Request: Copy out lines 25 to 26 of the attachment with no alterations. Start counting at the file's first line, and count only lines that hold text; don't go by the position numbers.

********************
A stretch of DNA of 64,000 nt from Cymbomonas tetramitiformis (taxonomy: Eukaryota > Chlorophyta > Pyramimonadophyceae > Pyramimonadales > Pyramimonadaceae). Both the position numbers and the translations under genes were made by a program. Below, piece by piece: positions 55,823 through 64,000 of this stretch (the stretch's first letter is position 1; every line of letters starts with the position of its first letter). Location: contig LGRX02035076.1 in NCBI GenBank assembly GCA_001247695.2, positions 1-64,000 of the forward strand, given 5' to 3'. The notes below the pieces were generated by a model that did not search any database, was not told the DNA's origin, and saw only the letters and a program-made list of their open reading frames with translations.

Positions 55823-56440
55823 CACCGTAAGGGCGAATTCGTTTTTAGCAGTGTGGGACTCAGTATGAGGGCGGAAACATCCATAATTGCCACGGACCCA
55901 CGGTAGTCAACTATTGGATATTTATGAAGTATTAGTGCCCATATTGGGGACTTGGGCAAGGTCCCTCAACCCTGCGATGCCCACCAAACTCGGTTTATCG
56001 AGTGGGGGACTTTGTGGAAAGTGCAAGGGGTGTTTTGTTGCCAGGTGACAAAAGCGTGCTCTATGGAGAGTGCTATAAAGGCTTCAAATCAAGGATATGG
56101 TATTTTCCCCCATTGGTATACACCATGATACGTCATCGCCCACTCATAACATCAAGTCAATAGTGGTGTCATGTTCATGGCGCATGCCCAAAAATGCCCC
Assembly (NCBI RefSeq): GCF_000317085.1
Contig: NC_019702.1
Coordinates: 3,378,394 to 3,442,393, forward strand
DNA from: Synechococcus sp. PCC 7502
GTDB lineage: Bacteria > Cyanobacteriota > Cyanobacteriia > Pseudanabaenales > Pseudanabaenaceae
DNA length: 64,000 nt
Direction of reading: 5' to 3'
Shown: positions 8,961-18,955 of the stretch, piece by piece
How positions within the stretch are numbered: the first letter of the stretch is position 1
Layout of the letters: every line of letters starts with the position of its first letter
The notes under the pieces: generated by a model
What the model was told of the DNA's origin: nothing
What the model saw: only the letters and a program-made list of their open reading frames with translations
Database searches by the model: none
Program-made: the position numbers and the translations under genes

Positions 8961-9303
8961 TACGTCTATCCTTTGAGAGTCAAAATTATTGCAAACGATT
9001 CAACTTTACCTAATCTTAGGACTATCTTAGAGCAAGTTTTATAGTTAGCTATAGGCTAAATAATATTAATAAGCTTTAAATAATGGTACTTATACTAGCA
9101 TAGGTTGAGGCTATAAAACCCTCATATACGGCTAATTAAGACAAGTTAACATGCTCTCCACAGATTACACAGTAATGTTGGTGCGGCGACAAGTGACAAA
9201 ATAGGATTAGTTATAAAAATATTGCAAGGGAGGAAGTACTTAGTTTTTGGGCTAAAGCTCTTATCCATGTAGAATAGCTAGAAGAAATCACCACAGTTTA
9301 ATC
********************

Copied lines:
9101 TAGGTTGAGGCTATAAAACCCTCATATACGGCTAATTAAGACAAGTTAACATGCTCTCCACAGATTACACAGTAATGTTGGTGCGGCGACAAGTGACAAA
9201 ATAGGATTAGTTATAAAAATATTGCAAGGGAGGAAGTACTTAGTTTTTGGGCTAAAGCTCTTATCCATGTAGAATAGCTAGAAGAAATCACCACAGTTTA